Ah, let me get this over with. Most years I do Carter G. Woodson’s (father of Black History) Mis-Education of the Negro, his more popular book. Silly me decided, for the second year, tried to get through his History of Negro Church. I give up. This is not fun and it is the last of this year’s series. So I am going to get back to the stuff I love. I learned things, but it’s not an enjoyable read.
As many are aware it was illegal at some point in Southern States to teach slaves to read. Almost all Protestant denominations are biblically focused. Books, like the Bible, require the skill of reading.
Woodson beats up on the Episcopalians in the first part of the chapter because in his opinion they did a bad job of catechizing, and did not advocate for abolition. Woodson doesn’t mention, but I will, the Episcopalians have another book, the Book of Common Prayer. There’s a lot of reading.
Then he moves on to the Presbyterians. The frozen chosen were a tad better. They were interested in colonizing and missionary work using Black Americans. They established a training school, which later became the HBCU Lincoln University. They also provided religious instruction verbally, which was a temporary fix.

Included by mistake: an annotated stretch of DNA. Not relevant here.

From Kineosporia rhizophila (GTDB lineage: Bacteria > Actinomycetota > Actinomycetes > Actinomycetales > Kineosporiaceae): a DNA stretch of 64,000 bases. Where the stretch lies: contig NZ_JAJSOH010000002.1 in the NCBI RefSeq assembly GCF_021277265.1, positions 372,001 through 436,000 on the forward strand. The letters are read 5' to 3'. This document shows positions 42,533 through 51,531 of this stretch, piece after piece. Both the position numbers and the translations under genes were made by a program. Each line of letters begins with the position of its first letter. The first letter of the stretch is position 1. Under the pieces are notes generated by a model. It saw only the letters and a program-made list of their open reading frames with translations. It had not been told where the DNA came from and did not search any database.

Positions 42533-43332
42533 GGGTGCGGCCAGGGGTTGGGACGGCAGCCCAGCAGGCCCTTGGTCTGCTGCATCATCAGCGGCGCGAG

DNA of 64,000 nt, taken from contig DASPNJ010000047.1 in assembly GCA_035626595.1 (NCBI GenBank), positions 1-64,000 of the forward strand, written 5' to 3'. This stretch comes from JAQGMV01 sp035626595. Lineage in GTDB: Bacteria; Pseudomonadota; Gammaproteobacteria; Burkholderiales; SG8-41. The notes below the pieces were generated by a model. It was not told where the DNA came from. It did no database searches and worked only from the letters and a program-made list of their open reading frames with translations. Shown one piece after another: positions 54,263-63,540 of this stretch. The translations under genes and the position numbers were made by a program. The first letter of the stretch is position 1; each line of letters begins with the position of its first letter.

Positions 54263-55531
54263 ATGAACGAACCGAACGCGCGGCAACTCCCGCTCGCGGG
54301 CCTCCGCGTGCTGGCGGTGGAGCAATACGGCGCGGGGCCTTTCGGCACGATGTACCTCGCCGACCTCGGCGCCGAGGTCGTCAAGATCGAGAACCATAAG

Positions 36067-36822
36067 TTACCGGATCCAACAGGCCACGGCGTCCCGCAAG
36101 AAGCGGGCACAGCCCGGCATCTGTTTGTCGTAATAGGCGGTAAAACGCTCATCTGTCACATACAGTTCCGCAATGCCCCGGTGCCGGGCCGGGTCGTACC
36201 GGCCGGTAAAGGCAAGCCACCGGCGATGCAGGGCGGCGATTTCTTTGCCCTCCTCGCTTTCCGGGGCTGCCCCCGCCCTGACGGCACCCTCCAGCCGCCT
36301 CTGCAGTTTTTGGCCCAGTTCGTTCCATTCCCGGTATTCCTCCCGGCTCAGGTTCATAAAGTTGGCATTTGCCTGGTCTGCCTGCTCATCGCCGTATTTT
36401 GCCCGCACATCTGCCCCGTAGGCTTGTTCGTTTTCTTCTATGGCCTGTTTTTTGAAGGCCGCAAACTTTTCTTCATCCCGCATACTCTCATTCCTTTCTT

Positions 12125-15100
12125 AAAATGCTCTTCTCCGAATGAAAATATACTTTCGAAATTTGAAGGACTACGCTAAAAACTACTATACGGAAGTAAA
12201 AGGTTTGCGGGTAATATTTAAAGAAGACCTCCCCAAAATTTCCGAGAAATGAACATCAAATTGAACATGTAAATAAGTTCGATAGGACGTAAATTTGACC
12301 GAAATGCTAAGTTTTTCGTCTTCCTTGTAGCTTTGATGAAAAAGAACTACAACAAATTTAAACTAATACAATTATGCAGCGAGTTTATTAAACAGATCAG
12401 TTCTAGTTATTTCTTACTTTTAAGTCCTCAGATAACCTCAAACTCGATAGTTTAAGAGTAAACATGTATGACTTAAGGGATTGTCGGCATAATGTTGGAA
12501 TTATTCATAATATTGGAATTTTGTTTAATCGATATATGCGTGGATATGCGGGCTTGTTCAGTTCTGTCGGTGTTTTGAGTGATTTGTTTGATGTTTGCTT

Presbyterian pastors such as Rev. Josiah Law, who provided instruction to Georgian Blacks, discovered that some opposed even verbal instruction for fear that it would lead to desires for literary instruction.
Woodson seems to have liked the efforts of the Methodists and the Baptists. Some white Christians were enthusiastic in their faith and would teach their servants how to read the Bible. “General Coxe of Fluvanna County, Virginia, had all his slaves taught to read the Bible in spite of the law and public opinion to the contrary, and so did a farmer whom Frederick Law Olmsted visited in Mississippi.”